Hulu’s new documentary on the life of pioneering sex therapist Dr. Ruth Westheimer balances lifelong tragedies with her undying sense of joy.
There’s an America before Dr. Ruth, and there’s an America after Dr. Ruth, and we should feel blessed to live in the latter.
With her diminutive frame, thick European accent and frank but joyful discussion of sex and other taboo subjects, Dr. Ruth K. Westheimer became a cultural icon in the ’80s, still going strong at 90 with a parade of teaching jobs, media appearances, and book deals. (Think of her as the Agnes Varda of fucking.) Director Ryan White‘s new doc Ask Dr. Ruth – which hits select theaters this weekend before a June premiere on Hulu – lets us see beyond the prurient tittering of short German ladies talking about vaginas and peers deeper into Ruth’s life, one filled with unexpected tragedies and a deep search for identity.
The first thing White wants us to see in Ask Dr. Ruth‘s opening minutes is that Dr. Ruth is as spry and full of joy as ever. “Alexa, who is Dr. Ruth?” she cheekily asks her Amazon Echo, her reedy accent forcing Alexa into a few false starts. But when Alexa finally gets it right, she beams to the camera and says, “See? She knows who I am!” More than her accolades and literally dozens of books, more than her tireless work ethic and tragic history, White wants you to know that Dr. Ruth is just as adorable as she seems on TV.
And that she is; much of Ask Dr. Ruth‘s charm lies in just letting the camera rest on this charming old bubbe as she flirts with decades-old childhood boyfriends, exchanges banter with White and the camera crew, and drops matronly wisdom on everyone around her. White’s smartest approach is to get out of her way, letting Dr. Ruth take center stage so she can delight with her adorable vulgarity.
Even in her old age, she can’t be stopped: she has a “minister of communications” who organizes her wall-to-wall schedule, and she’s putting out four books in total this year. At one point, she tells the cameraman that she wants to “show you I can still walk fast”, power-walking away from the camera at lightning speed. More than her frank talk about sex, Dr. Ruth’s joyfulness is perhaps her greatest treasure.
But the doc is more than a personality piece, opening up many chapters of her life you wouldn’t expect if you just knew Dr. Ruth from TV and radio. With the help of dreamlike, motion comic-esque animations, White visualizes Dr. Ruth’s recountings of her childhood in Germany, her parents sending her away to live in an orphanage to spare her from the Holocaust. It’s a hell of a thing to see Dr. Ruth walk into an Israeli gun collector’s home and recount her tales of being a rooftop sniper for the Israeli Army, the tiny 90-year-old loading bullets into a sniper rifle the whole time.
She’s lived a long life, and White follows his subject’s lead in depicting these nuggets of history with remarkable matter-of-factness. After all, this litany of tragedies helped make her who she is today. Even as she goes to the Holocaust Museum to look through records and learn the ultimate fate of her parents (her father was murdered in Auschwitz; her mother’s cause of death, unknown), she processes her grief with a glimmer of hope that things will be better. Perhaps that fuels her unending stream of sex education work – a need to put more light and hope into the world as much as a deflecting tactic to avoid dealing with loss.
Honestly, the parts of Ask Dr. Ruth actually chronicling her rise to fame as an acclaimed radio and TV sex therapist and personality are a bit rushed. That’s probably by necessity, though; anyone watching this already knows how Dr. Ruth talks about sex, and how it made her famous. Still, it’s a stark reminder that just thirty years ago, American culture was far more conservative about sex and sexuality than it was before she came along. Diving headfirst into sexual taboos in tantalizing but accessible ways, Dr. Ruth showed men the importance of centering female pleasure while giving women the opportunity to express their own sexual needs more assertively.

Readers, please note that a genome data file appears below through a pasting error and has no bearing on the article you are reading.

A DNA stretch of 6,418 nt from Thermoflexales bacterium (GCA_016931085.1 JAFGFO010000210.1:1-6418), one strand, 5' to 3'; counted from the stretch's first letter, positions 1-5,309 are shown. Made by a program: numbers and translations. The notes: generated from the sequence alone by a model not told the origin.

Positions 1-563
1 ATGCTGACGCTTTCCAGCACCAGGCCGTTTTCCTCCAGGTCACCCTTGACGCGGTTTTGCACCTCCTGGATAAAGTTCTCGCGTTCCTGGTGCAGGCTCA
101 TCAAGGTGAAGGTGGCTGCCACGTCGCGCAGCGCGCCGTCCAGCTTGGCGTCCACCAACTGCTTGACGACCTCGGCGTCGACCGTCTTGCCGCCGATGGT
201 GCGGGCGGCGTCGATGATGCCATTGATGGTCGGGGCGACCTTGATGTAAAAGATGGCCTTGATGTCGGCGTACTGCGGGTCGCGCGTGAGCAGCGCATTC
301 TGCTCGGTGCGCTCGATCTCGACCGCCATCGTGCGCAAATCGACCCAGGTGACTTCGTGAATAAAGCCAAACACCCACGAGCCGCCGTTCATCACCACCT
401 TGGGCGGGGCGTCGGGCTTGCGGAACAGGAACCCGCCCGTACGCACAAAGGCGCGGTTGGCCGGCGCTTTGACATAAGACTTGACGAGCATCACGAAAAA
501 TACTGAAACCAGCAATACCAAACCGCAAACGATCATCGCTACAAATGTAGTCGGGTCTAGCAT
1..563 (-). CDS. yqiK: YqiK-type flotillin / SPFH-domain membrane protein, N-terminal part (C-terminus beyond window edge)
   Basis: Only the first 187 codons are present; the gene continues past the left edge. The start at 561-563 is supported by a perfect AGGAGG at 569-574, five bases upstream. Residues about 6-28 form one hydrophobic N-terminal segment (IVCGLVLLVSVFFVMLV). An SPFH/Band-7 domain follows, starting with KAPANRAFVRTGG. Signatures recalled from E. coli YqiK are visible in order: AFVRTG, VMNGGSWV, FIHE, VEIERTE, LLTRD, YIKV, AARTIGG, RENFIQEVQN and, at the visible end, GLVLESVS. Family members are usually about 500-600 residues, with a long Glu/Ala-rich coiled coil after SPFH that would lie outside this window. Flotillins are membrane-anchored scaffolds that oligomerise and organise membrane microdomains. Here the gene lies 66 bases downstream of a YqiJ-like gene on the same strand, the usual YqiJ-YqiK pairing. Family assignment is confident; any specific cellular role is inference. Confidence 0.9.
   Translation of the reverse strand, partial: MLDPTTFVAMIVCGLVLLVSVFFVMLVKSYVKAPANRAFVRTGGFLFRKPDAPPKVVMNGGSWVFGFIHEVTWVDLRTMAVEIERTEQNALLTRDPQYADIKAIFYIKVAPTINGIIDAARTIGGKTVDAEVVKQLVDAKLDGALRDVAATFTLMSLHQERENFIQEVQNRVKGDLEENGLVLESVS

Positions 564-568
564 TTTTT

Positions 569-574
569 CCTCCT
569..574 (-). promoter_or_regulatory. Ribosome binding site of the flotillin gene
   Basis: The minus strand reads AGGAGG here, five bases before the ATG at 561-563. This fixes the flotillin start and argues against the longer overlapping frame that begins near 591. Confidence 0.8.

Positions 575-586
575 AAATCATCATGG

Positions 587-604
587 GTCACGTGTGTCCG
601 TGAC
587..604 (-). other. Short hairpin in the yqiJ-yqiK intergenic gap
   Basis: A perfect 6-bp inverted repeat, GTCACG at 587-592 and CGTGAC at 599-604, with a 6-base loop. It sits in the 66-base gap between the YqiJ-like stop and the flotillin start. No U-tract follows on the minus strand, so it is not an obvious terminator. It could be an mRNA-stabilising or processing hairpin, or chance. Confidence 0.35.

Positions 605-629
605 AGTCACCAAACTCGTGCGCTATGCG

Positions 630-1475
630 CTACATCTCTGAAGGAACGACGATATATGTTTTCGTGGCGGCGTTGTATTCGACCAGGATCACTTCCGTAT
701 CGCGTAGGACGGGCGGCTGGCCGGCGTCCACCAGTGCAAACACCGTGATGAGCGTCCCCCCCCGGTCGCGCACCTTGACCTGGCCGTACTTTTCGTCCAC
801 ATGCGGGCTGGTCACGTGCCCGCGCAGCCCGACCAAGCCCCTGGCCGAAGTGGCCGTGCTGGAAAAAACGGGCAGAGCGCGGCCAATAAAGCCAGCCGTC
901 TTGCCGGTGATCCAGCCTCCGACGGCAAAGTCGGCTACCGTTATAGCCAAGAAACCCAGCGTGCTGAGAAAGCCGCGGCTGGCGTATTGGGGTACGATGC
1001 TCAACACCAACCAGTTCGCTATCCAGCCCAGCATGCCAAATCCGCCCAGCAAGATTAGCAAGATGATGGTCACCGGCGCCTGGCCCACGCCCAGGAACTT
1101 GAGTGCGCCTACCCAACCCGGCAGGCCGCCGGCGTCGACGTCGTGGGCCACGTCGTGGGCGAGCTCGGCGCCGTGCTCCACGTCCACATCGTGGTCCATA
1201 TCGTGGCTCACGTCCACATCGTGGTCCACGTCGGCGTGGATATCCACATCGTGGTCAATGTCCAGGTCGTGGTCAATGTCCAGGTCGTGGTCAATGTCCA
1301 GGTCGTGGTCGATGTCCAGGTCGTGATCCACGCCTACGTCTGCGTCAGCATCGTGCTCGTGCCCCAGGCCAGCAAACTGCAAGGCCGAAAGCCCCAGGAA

Much like Won’t You Be My Neighbor?, Ask Dr. Ruth shines a heartwarming spotlight on one of America’s greatest televised teachers.
More important, though, is the way she advocated publicly for many progressive social issues, from gay rights to abortion – particularly in the Reagan era, where HIV/AIDS dehumanized the LGBT community and the fight to overturn Roe v. Wade began in earnest. As the doc asserts, we have Dr. Ruth to thank for a lot of the openness and knowledge about sex we enjoy today regarding sexuality – not to mention the extent to which women have control over their bodies and pleasure.
And yet, for someone who normalized words like “vagina” and “clitoris” in the modern lexicon, the one word she still finds taboo is “feminist.” It’s a topic of slight discomfort for her when her daughter and granddaughter bring it up; she associates it with second-wave activist stunts like bra-burning. “I’m not a feminist, I’m a square,” she clarifies. Even if she doesn’t adopt the terminology, Ask Dr. Ruth makes clear she’s a modern feminist’s best friend.
From a formal perspective, Ask Dr. Ruth doesn’t reinvent the documentary format. But with a subject as vibrant, interesting, and just plain fun as Dr. Ruth, you don’t really need to. Much like Won’t You Be My Neighbor?, Ask Dr. Ruth shines a heartwarming spotlight on one of America’s greatest televised teachers. But where Mr. Rogers taught kids about the power of sharing, Dr. Ruth showed adults the power of sexing.
While we still have a long way to go (especially in an administration that seems to be rolling back women’s and LGBT rights by the day), it’s important to remember who helped us get this far towards sex positivity in the first place. “What the world needs now is love, sweet love,” sang Burt Bacharach; without Dr. Ruth, there’d be a lot less love (and loving) in the world.